17 Dec The History of Pelham Puppets
About Vintage Pelham Puppets
We absolutely love Pelham Vintage Puppets and we’re sure you will do, if you don’t already! Every Pelham Puppet is hand-made and hand-painted, with their costumes also cut by hand and hand-sewn. This means that every puppet is unique in it’s appearance, and because they’re not mass produced we think this adds to the excitement of owning one.
With all our stock pieces we like to do plenty of research into their history and any back stories they may have, and the Pelham Puppets are no exception. Here’s some interesting facts to get you started.
Bob Pelham – Wonky Toys Ltd:
Bob Pelham initially started the company in 1947 as Wonky Toys Ltd. Wonky Donkey Officer was Bob’s Second World War Military nickname, and he got the name because he made small toy donkeys. Wonky Toys Ltd initially started making basic wooden toys held together by string, this became the foundation for his puppet production. In 1948 he changed the company name to Pelham Puppets to reflect the focus on producing marionette puppets.
Increasing Interest for Pelham Puppets:
The the late 1960’s Bob Pelham created a greater interest in puppetry by creating a new range of Pelham Puppets – Pelham Ventriloquial puppets. These appealed more to older children and to older age groups in general, as they were more complex and harder to operate. Ventriloquial puppets have moving mouths, eyes, and very large heads, and also have an inner handle to stand upright whilst being operated.
In 1961 the Pelham factory was destroyed by a fire but it was quickly rebuilt and grew rapidly in size. Sales increased into the 1980’s, and the site was sold and moved in 1985 to Collingbourne Ducis in Wiltshire, with another further move in the 1990’s to Gloucestershire.
The 1970’s saw peak growth in the popularity of Pelham Puppets, particularly to the United States where the company were experiencing approximately one hundred thousand puppet sales each year. To keep up with demand the work force grew to over 200 employees, which saw the company become the largest employer in Marlborough.
Bimbo the Puppet:
One of Pelham’s most popular puppets was a character named Bimbo, a clown with red cheeks, nose and hair. A life sized Bimbo puppet stood in the factory reception and he was always on hand to great visitors to the factory (an image of the puppet can be seen on the Pelham Puppets website here). Bob was not overly happy with suggestions for much needed renovation of Bimbo, with factory officials claiming his hair was too long. After much deliberation Bob agreed to cut his hair himself using scissors and a cardboard box as a guide. Later the same day, at the age of 61, Bob Pelham suddenly died of from a heart attack.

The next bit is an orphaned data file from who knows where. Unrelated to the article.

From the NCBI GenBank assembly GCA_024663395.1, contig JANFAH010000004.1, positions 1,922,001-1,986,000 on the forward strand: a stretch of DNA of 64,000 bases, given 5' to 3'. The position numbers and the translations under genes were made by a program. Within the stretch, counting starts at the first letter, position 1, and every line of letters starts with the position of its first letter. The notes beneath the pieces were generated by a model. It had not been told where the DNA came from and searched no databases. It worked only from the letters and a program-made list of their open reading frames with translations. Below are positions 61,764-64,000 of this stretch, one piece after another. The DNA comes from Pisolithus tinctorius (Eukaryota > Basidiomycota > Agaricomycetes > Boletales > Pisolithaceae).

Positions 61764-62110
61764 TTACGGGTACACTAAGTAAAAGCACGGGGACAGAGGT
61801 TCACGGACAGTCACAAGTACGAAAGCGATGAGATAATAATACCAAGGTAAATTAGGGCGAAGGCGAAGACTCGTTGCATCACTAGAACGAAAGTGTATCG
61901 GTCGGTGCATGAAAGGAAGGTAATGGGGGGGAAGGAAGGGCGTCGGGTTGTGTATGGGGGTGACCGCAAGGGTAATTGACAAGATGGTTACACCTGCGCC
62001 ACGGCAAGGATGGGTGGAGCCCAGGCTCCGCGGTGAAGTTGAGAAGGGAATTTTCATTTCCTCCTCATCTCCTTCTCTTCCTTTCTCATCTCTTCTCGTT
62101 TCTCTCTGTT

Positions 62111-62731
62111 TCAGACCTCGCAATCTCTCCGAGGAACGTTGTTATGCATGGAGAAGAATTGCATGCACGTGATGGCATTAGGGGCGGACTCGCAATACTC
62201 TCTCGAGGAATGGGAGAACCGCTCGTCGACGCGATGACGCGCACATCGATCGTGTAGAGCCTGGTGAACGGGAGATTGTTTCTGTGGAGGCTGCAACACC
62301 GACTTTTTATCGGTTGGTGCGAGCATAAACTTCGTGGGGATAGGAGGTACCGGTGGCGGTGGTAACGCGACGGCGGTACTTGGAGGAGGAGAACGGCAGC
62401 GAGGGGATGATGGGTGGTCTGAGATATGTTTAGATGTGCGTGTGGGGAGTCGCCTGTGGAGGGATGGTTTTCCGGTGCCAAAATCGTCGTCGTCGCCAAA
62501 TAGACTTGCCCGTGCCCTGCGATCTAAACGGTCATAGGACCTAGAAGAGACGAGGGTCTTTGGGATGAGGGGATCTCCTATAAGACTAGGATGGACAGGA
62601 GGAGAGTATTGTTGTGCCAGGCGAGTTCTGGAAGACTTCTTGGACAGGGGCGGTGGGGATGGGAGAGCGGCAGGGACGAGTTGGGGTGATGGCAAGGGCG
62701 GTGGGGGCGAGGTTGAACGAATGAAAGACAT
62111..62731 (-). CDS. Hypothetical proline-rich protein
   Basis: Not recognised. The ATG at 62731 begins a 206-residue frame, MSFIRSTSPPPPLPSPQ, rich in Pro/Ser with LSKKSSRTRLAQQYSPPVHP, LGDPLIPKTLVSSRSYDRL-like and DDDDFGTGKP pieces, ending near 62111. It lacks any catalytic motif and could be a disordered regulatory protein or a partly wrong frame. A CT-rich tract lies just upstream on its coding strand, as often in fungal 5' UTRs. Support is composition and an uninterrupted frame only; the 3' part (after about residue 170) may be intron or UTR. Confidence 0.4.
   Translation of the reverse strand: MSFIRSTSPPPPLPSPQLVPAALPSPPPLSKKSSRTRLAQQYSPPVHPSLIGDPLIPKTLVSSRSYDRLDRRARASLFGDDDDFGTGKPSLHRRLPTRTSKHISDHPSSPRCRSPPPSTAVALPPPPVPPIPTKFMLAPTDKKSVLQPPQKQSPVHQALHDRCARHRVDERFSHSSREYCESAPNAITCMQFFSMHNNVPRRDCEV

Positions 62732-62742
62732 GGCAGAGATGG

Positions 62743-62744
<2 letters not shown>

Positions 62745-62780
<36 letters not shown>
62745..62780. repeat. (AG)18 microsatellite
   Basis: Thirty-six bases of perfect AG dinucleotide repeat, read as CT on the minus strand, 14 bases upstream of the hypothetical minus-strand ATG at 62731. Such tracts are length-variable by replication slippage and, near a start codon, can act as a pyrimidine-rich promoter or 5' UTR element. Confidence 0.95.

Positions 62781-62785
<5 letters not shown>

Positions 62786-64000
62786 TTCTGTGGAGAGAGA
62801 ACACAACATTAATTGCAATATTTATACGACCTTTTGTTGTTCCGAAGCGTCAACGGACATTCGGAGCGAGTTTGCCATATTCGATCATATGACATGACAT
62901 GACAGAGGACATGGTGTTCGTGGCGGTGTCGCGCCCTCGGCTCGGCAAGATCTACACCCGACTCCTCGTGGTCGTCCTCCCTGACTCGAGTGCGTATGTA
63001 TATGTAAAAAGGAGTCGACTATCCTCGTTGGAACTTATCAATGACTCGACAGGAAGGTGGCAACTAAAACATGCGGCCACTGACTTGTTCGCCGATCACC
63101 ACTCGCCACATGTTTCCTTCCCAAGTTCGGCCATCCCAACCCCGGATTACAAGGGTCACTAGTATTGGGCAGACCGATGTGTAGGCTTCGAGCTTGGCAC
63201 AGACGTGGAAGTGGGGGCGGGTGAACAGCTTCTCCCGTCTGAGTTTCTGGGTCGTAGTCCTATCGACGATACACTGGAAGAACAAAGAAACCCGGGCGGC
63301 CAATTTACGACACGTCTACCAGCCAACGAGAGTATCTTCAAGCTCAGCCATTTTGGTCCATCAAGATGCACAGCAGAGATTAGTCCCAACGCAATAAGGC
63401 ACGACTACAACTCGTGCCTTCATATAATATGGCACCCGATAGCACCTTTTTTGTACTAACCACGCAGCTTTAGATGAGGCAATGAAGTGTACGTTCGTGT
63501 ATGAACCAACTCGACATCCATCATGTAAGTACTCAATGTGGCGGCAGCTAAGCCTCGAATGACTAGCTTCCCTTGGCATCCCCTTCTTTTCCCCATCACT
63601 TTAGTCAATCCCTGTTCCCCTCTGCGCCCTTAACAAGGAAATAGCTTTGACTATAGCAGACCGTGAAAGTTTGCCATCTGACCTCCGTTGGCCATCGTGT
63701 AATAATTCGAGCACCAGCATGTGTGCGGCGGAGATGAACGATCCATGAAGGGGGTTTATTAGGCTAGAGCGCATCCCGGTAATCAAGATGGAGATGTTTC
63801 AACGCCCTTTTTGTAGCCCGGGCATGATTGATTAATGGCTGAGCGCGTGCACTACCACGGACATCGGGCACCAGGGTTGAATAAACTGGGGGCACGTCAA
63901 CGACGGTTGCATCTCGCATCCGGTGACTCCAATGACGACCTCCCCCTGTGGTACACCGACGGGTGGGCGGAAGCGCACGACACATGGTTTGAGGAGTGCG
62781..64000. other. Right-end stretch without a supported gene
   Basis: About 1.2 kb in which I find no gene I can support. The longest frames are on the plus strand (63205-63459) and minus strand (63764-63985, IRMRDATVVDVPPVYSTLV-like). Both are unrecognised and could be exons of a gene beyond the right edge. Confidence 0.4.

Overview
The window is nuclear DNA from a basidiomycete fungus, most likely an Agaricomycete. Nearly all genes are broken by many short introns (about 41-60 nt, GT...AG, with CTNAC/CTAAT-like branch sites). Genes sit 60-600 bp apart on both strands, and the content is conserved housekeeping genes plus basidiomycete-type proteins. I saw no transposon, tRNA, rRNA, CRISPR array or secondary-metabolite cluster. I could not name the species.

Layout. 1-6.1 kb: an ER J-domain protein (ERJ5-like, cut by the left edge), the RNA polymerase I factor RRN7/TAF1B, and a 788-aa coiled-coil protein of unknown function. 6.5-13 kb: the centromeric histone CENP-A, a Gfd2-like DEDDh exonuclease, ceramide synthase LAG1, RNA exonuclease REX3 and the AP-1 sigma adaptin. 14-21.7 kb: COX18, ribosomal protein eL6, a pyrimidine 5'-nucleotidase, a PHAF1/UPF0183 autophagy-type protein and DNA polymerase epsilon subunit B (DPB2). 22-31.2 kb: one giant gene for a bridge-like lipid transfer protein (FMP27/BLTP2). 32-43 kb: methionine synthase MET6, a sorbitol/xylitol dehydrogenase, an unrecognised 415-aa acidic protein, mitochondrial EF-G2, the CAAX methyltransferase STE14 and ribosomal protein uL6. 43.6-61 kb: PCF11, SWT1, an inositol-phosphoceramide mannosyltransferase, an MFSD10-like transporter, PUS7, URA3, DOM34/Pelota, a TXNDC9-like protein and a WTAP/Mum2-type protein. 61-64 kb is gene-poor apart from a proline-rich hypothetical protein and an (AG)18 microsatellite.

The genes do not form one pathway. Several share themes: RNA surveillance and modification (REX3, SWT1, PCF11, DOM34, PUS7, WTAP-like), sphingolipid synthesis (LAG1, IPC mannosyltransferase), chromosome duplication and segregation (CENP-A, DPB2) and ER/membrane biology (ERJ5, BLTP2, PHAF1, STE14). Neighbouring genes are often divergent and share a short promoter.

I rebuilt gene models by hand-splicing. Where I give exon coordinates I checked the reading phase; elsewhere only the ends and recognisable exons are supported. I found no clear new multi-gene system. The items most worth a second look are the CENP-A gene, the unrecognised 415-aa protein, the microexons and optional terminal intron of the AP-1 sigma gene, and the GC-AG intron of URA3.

1993 Saw The Company Go Into Liquidation:
Bob Pelham sadly passed away in June 1980 and Bob’s wife Ann took over the business. In 1993 the company went into liquidation, however in 2008 David Leech, a former employee, revived the brand and Pelham Puppets are still produced today, although this is only by specific requests and often only for private collectors.
Unique & Rare Pelham Puppets:
Pelham puppets are very collectable, with the well looked after rarer puppet models fetching significant amounts of money. Some of the rarest Pelham puppets are listed below with descriptions;
Great Uncle Bulgaria from the Wombles – Brown felt face with purple glasses.
SS Dwarf – A very rare Pelham Puppet with black shoes, spotted trousers and a red hat. Has a very large red ball nose and his hair is made from lambs wool.
SL Bunny Girl – Blonde hair, black legs and a black bow-tie.
Horror Girl – Blonde/Ginger locks, blue eyes and a large red mouth.
SL Jimmy Cricket – Looks just like Jimmy Cricket, our personal favourite!
Henry VII – Looks like a mini Henry the VII, with a red and orange tunic and a fur coat.
SL 63 Elephant – Hollow moulded head with a blue face. He also has a flowered coat with blue trousers and orange shoes.
Arnett Vintage Co – Vintage Pelham Puppets:
Here at Arnett Vintage Co we source Vintage Rare Pelham Puppets, photograph them, research them and then accurately list them in our 21st Century Online Vintage Shop. Here’s the models we currently have in stock;
Sid The Monk – A vintage 1968 Pelham Ventriloquial puppet with box. In fantastic working condition with moving mouth and detachable halo. Production of this model stopped in 1971, so this is a lovely example of one of the rarer models in the range. With original shaped wooden face, lower legs and feet, and a felt main body and sheepskin hair.
Katie The Caterpillar – Vintage 1968 Pelham Ventriloquial puppet with original box. Stunning original 1968 example of Pelham Ventriloquial (Vent) puppet, with large hand operated moving eyes. Original shaped wooden features and sheepskin fur, spring antenna and felt main body. Production of this model stopped in 1971, so this is a lovely example of one of the rarer models in the range.
Thank you for taking the time to read our blog and if you have any more information on Pelham Puppets we would love to here from you. Please feel free to comment in the comments section below. You can also visit the Pelham Puppets website for more information, it’s definitely worth a bookmark!